A few years back, I had a young lady in my class with sensory integration disorder. It seemed as though she could focus so much better if she had something to just touch. I gave her silly putty. She would come in daily and take her putty egg off my desk and rub it between her fingers during class. She began to share her putty with the boys who wanted to play, and it seemed to have a calming effect on them as well. The simple act of touching with fingers was enough movement to release a little energy.

    Today, I try to keep a few key items in my desk when kids need to release some energy. Silly putty, squishy balls, and fuzzy stickers. The predicament comes with the trail that is left behind! I find silly putty and fuzzy stickers EVERYWHERE!!! …I still want to know how the kids got it on the ceiling!

    Reply
  • Debby-6-Kids

    I love the idea of the silly putty. I wonder if this has anything to do with the ‘pencil tapping’ that I notice a lot of the boys do while in class and at home. I have also noticed that if they do not have anything in their hands they tend to fidget more in their chairs.

    Reply
  • Mike McQueen

    Well said Rose and what a great, informative comment, jwaage. There are many, many issues that involve sensory integration with boys and literacy. Sure, there are often classroom management issues at hand when trying a new techniques such as silly putty. Great teachers like you take those risks and find ways to implement strategies that will work. Bravo!

     

    In this book, Michael Gurian addresses many different facts based on the brain and a boy’s need for movement.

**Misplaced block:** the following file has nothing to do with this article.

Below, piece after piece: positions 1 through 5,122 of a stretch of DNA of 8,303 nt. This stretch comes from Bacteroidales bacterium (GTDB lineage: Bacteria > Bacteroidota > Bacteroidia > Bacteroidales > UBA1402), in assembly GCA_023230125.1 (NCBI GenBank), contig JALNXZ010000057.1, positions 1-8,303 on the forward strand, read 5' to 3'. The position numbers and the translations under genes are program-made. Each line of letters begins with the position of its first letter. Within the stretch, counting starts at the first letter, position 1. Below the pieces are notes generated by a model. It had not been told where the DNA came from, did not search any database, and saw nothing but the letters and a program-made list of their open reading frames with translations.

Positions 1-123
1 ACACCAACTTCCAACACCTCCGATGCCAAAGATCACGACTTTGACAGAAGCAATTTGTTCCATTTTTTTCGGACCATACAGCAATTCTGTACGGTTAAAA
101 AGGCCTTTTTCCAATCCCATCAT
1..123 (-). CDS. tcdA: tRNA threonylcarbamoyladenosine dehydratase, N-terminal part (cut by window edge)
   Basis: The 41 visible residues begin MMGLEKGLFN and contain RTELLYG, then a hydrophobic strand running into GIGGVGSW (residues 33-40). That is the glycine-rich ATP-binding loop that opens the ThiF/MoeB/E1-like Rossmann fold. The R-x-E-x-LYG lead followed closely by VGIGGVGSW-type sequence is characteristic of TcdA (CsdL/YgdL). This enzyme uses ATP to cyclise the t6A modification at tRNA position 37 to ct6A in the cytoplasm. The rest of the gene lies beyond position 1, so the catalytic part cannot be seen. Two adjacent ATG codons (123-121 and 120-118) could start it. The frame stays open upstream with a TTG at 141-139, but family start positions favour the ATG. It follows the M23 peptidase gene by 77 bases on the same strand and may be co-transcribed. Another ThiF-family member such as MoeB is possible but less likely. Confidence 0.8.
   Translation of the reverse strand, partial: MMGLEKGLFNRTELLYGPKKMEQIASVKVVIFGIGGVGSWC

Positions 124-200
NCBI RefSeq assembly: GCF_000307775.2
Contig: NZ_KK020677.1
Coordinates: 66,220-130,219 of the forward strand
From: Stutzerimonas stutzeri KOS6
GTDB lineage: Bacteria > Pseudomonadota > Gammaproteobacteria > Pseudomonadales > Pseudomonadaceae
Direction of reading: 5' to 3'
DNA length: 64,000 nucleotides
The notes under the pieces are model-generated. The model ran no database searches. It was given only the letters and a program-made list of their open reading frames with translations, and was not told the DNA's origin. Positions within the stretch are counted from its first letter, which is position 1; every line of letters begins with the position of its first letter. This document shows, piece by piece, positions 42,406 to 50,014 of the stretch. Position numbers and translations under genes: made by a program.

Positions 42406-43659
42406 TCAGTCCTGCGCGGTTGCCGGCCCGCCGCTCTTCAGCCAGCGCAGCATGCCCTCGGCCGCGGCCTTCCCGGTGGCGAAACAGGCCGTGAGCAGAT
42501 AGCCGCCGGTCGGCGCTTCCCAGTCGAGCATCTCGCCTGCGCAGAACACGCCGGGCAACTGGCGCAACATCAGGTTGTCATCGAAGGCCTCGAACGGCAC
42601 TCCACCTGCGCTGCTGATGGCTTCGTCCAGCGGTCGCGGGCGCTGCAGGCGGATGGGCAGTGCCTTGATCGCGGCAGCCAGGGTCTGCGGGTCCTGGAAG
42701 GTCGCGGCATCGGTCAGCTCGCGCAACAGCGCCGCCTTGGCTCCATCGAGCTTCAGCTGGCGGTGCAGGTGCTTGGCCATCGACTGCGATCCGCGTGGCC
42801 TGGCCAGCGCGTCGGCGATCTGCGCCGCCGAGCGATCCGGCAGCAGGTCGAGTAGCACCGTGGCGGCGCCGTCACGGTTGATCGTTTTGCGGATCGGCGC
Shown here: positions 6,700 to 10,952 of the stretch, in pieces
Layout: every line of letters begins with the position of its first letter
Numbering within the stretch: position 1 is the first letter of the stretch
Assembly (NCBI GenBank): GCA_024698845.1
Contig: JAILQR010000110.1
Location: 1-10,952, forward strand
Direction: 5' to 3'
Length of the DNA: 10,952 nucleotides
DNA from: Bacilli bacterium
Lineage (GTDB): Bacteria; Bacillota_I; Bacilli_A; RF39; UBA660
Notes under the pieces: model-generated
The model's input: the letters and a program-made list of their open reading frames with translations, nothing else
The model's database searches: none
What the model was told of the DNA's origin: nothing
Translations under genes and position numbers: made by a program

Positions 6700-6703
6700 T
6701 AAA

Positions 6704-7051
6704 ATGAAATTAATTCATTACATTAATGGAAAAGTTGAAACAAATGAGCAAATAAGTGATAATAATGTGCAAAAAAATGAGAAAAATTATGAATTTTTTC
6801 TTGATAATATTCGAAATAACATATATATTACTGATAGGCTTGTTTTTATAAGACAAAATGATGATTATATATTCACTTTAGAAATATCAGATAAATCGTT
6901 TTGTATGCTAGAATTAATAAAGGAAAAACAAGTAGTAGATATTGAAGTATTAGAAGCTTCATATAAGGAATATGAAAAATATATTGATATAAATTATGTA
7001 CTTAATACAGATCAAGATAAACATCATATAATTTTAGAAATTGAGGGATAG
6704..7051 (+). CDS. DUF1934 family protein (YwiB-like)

Reply
  • Chuck

    Using Graphics and Movement!

    My 3rd year students love movement and graphics. They would fidget and move around the classroom without you requiring them to do so. I also see kids scribling around while I’m discussing.

    So, one day, I cam to a realization that since I am teaching in an all boys institution, why not use their being mobile and love for graphics to my advantage.

    A couple of things we did:

    (1) We went out of the room every now and then and held our sessions in different locations.

    (2) I also involve them in making artworks to express what they understood. We recently had a project involving them to really be creative in expressing themselves in art. It took me 2-3 sessions for us to finish that project. I was so happy all the kids wanted to be involved.

    I’d love to get a hold of this book.

    Reply
  • Anonymous

    this is great

    Reply

You can add your opinion here:

*